On the software front, the Phone 2 unveils its Monochrome UI, a fresh take on smartphone user interface. It enriches the device with new widgets, wallpapers, and icon packs that tie seamlessly into its exterior.

The Monochrome User Interface is not just a treat for the eyes but also challenges users to engage with their smartphones more consciously.


As for the display, a 6.7-inch OLED screen featuring a 120Hz refresh rate makes it a pleasure to interact with the device. Colours are vibrant, and the brightness level is impressive, easily exceeding 1,000 nits in certain conditions.

The phone does have a few drawbacks, such as its water resistance, which leaves something to be desired. It also falls a tad short in the camera department, offering satisfactory but not exceptional photo quality.

Despite these minor caveats, the Phone 2 doesn’t compromise its essential experience, making it a solid contender in the realm of mid-range phones.

Regarding longevity, Nothing commits to three years of operating system updates, which, although not market-leading, provides sufficient assurance for the consumer.

Battery Life

As for battery life, the Phone 2 offers astonishing longevity. The 4,700 mAh battery breezed through our video rundown test, clocking a surprising 24 hours and 25 minutes, placing it just a sliver behind Samsung’s Galaxy S23+.

While it doesn’t outdo the Pixel 7 in every aspect, the Nothing Phone 2 holds its own remarkably well, especially for its $600 price tag.

It caters to those who wish for a device that is not just another slate of glass and metal, but a thoughtfully designed companion that encourages its users to think twice about their digital habits.

Google’s Pixel 7’s Camera

The Pixel 7’s camera sets a new benchmark in mobile photography, and when pitted against the Nothing phones, its superiority is evident.

Where the Nothing series opts for competent, workable camera systems, the Pixel 7 takes it to the next level with its 50MP primary shooter.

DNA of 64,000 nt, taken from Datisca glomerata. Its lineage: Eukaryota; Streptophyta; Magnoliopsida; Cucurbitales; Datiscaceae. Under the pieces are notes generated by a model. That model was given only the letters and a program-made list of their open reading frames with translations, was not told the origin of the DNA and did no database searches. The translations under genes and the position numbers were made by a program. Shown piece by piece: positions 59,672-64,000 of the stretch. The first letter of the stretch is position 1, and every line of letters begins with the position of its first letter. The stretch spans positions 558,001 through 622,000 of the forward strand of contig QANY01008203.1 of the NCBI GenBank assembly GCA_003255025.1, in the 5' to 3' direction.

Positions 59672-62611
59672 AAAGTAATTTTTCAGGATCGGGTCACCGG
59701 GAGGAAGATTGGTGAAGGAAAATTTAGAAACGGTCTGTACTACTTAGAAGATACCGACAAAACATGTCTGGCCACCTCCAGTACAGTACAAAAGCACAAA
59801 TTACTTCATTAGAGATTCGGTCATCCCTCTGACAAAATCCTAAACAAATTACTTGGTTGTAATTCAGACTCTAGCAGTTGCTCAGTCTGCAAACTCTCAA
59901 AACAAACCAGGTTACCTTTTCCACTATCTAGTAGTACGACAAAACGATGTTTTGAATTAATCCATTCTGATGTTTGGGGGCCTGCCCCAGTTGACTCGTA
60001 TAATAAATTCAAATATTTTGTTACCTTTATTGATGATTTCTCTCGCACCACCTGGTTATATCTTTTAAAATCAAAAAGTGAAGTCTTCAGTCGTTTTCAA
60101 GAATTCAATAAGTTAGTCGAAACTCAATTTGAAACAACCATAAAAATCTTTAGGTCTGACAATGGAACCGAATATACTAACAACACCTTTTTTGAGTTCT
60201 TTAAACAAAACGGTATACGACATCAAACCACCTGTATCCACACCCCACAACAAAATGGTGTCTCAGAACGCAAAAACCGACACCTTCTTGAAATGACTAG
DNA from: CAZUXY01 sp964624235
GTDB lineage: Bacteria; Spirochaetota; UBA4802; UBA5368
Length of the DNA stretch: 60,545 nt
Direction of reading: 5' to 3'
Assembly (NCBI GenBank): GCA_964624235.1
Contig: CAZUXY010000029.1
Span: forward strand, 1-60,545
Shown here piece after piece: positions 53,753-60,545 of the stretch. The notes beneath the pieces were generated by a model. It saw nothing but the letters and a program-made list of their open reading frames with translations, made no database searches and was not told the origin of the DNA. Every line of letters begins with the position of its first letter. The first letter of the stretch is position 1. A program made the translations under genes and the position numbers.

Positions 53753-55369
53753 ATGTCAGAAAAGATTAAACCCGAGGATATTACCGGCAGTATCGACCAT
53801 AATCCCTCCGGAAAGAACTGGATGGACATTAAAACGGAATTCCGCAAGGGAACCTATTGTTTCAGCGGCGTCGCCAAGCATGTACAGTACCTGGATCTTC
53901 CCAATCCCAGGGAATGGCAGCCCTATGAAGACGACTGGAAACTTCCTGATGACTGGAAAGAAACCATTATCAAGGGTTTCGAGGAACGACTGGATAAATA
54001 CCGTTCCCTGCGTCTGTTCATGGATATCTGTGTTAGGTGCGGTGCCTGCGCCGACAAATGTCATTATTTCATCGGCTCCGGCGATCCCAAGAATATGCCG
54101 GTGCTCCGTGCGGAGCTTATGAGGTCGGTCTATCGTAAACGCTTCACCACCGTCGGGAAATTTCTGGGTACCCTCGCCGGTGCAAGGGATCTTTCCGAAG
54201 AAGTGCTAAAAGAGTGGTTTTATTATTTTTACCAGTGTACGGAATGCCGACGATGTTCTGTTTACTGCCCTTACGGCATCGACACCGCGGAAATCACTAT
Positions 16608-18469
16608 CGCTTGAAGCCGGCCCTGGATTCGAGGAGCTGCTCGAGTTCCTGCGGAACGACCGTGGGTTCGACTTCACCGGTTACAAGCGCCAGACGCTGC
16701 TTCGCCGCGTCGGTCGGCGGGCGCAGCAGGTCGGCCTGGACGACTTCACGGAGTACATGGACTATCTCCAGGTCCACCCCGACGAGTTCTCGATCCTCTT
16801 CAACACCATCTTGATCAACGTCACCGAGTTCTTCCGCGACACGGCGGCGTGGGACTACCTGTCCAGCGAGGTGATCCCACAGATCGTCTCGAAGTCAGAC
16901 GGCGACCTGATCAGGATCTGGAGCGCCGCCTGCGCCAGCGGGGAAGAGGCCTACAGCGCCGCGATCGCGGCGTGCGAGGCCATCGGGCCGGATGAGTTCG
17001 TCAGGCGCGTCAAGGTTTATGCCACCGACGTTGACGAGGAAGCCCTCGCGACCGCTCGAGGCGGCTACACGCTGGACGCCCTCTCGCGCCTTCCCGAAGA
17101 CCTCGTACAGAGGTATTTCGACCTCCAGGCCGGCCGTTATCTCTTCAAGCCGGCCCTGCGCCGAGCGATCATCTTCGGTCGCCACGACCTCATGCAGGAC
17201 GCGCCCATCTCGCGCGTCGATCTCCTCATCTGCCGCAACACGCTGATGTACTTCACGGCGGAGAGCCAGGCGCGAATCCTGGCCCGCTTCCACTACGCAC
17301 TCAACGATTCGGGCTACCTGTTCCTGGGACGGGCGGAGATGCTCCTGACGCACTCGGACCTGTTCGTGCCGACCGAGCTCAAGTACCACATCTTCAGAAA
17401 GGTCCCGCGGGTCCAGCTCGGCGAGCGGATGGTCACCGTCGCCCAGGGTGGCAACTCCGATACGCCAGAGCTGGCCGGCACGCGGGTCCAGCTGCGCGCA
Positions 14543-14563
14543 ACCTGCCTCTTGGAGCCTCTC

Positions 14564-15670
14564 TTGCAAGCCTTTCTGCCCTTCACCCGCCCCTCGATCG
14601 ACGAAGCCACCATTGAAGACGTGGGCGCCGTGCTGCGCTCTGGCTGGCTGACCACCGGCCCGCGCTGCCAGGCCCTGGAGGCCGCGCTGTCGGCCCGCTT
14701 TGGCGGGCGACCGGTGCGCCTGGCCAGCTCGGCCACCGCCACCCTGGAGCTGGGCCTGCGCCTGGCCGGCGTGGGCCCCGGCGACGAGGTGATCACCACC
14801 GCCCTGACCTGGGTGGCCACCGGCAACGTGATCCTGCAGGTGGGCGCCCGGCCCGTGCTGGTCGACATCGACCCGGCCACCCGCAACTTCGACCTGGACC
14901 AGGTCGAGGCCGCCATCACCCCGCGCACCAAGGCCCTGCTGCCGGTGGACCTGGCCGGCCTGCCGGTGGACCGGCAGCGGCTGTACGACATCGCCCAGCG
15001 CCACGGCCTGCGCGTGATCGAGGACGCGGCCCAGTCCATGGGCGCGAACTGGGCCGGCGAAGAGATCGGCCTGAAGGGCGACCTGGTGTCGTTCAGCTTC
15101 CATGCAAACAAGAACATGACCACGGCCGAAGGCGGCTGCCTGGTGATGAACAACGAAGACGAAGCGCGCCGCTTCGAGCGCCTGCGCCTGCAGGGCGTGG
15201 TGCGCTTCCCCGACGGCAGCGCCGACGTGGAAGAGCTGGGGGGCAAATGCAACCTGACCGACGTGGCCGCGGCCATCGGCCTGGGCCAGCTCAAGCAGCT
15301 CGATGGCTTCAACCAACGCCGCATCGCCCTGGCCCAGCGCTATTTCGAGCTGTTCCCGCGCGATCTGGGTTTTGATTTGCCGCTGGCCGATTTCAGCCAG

This is the same lens seen in the pricier Pixel 7 Pro, capturing a staggering amount of detail in a broad range of lighting conditions.

Even in challenging lighting, the Pixel 7’s camera excels, producing photos at 12.5MP resolution that are sharp, vibrant, and full of life.

Another area where the Pixel 7 leaves the Nothing phones behind is its AI-powered features. Text-to-speech is rapid and more accurate, making the device more than just a point-and-shoot camera.

It’s a smart system that understands context and can produce better shots automatically.

A faster and better low-light mode means your photos will still shine even when the sun doesn’t. The Nothing phones, while commendable in their own right, can’t match up to this level of sophistication.

The Pixel 7’s camera capabilities are rounded off by object-tracking autofocus and automatic level indicators, tools that are useful but not commonly found in the Nothing series.

Google also provides exclusive features like the ability to unblur faces and objects using AI in the Google Photos app—a distinct advantage for those who want their photos to be just right.

Comparing Apple and Samsung’s Competitors

For those looking for a unique design, the Nothing Phone models are an option. While the Nothing phones have their merits, especially when considering their lower price point, the Pixel 7 steals the spotlight with its high-end camera features.

If photography is your priority, the Pixel 7 stands alone, making it a compelling choice for anyone seeking a premium camera experience without the premium price.

Sufficient research on technical specs and capabilities are the best way to find a phone that best suits your needs. There are so many options outside of popular brands, but with that being said, how long until consumer behaviours shift towards more price-conscious products over making brand loyalty-inspired buying decisions? Only time will tell.